What Employers Need to Do to Return to Work Post-Coronavirus

After spending more than a few months working from home, employees are slowly making their way back into the office. Return to work is still an uncertain process because companies and individuals have to rely on educated guesses and statistical predictions about the pandemic and how it would evolve once everybody was back in the office again. 

As more and more companies start cautiously testing the water with the implementation of staggered shifts, reduced teams, widespread testing, and some organizations going as far as creating completely isolated bubbles to protect all of their employees, this has led us to the point where educated guesses have turned into the data-supported decision to have everybody back in the office. 

Having all workers return to work isn’t as simple as just sending out a company wide email requiring their presence at the office the very next day. You need to make sure that risk of contagion is completely managed and that you are able to provide every single person at the office, whether employee or visitor, with a safe environment so they can perform their tasks efficiently instead of feeling stressed out. 

The best way to go about implementing new safety measures and policies is turning to the experts such as the Occupational Safety and Health Administration (OSHA), and the Centers for Disease Control and Prevention (CDC).

Some of the guidelines issued include:

  1. You should develop policies for worker protection.
  2. Cleaning staff should be trained in proper use and disposal of Personal Protection Equipment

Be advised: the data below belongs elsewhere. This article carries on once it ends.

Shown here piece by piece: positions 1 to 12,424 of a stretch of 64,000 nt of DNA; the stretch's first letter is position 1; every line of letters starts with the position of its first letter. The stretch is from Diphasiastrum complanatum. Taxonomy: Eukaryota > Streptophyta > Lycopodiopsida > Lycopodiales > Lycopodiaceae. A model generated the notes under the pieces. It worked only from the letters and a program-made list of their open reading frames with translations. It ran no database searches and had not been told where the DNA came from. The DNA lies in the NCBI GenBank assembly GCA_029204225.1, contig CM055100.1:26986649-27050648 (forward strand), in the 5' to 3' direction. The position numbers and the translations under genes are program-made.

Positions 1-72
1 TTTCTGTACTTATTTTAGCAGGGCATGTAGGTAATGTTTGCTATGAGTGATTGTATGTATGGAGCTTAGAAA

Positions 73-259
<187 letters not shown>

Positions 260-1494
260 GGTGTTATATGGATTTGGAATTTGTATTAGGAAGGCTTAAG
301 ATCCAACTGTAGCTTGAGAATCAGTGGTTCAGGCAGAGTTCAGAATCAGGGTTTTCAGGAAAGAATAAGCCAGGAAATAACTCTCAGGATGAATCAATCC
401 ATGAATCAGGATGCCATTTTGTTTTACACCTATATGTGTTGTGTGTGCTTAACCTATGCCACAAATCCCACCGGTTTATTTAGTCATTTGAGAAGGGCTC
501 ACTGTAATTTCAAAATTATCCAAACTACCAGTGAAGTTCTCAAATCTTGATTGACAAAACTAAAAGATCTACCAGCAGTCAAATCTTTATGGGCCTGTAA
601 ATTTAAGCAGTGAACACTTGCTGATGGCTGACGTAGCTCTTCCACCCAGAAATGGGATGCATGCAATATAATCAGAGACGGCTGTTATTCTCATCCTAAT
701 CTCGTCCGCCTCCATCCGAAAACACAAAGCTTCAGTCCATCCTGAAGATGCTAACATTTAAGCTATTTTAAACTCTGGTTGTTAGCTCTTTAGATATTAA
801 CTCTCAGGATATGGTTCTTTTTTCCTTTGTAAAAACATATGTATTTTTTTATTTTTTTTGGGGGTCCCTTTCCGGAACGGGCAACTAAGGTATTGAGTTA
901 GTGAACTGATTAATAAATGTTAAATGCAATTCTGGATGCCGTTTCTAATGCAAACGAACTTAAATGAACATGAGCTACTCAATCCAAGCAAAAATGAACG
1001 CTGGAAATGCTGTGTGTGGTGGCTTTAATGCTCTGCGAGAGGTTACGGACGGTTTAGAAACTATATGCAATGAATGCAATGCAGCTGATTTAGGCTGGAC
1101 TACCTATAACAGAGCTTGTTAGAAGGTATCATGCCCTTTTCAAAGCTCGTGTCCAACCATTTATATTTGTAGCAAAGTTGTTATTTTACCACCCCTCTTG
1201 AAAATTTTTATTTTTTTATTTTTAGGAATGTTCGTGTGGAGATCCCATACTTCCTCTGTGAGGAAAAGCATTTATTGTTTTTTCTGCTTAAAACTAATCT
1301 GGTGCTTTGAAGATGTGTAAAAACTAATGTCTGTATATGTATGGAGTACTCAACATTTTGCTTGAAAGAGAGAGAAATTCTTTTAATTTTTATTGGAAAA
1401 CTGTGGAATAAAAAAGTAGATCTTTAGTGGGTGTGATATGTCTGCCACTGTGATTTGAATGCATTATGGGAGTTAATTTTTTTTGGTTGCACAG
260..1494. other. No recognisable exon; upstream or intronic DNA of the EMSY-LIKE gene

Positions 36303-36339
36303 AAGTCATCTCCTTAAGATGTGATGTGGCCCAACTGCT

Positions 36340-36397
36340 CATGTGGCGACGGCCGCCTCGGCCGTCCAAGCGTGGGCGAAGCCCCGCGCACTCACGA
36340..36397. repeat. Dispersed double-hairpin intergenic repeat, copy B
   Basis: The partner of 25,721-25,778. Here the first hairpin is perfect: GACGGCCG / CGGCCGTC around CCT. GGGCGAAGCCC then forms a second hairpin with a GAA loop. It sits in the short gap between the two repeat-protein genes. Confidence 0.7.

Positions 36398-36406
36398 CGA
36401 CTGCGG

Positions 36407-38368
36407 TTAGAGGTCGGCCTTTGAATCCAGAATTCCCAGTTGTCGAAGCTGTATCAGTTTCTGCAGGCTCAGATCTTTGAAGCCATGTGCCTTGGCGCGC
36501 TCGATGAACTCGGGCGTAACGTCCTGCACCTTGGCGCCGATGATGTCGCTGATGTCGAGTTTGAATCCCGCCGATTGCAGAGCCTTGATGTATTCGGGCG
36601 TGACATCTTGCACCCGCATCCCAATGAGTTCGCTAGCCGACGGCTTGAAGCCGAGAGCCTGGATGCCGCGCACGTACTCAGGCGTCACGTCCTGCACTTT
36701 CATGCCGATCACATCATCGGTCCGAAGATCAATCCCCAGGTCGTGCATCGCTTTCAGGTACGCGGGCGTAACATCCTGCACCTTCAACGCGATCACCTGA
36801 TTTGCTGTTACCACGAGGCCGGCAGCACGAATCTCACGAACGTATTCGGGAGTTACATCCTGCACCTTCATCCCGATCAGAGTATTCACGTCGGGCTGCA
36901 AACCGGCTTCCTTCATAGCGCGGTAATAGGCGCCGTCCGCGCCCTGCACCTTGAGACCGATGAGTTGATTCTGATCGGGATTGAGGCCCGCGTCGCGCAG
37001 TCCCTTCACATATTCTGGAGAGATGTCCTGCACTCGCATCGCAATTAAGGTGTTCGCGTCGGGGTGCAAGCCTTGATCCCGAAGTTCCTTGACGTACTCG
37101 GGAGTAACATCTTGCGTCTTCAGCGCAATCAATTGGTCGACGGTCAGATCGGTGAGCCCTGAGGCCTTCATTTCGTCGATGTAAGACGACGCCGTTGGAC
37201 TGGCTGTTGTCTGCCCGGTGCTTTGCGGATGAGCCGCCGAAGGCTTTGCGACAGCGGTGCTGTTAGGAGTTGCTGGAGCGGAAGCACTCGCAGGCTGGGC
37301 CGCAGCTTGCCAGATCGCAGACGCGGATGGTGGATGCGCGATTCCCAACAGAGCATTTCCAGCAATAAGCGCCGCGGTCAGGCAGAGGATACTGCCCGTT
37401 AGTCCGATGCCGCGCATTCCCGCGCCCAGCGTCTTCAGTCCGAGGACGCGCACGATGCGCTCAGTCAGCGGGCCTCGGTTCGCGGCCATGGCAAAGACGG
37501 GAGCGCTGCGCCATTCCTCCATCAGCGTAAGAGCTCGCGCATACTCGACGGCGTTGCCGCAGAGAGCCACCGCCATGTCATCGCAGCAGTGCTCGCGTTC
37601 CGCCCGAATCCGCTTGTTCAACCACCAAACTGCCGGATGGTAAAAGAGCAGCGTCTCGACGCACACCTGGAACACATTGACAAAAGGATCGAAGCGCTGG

3. Consider using wipeable covers on electronics such as tablets, touchscreens, keyboards, and remote controls.
  4. Require everybody at the office to practice social distancing. This includes limiting the occupants in meeting rooms, elevators, offices, break rooms, as well as keeping a distance of at least 6 feet with everyone else. 
  5. Look to increase ventilation throughout the office. 
  6. Forbid the sharing of all equipment such as headsets, keyboards, refrigerators, microwaves, mugs, etc. 
  7. Install barriers (glass, plexiglass, plastic) at secretarial stations and customer service desks.

It is important to train everybody at the office on the new protocols and to put up visual reminders such as marks on the floor to ensure that everybody knows to keep their distance from one another, signs that motivate people to wash their hands and clean their stations. Another useful idea is to instal touchless disinfectant dispensers throughout the office so that it is convenient for everyone to keep their hands clean at all times. 

If you are a freelancer, solopreneurs, or you work for a company that is accustomed to working at hot desks, coworking spaces, and having meetings in rented meeting rooms, returning to work requires you to be way more vigilant when it comes to prevention. As the whole concept of these workplaces relies on them being shared multiple times between many individuals and teams, they should have stricter protocols in place to ensure that every member is safe, and to be fair most do. 

Meeting and conference rooms are being completely sanitized between uses, coworking spaces have been adapted to social distancing norms and being thoroughly cleaned after each member, and hand sanitizer and wipes are easily available around the office. 

When it comes to returning to work post-coronavirus, what is important is to remember that although we are still not out of the woods yet, we now have much more information to work with in order to stay as safe as possible while returning to the places where we did our best work before the pandemic. 


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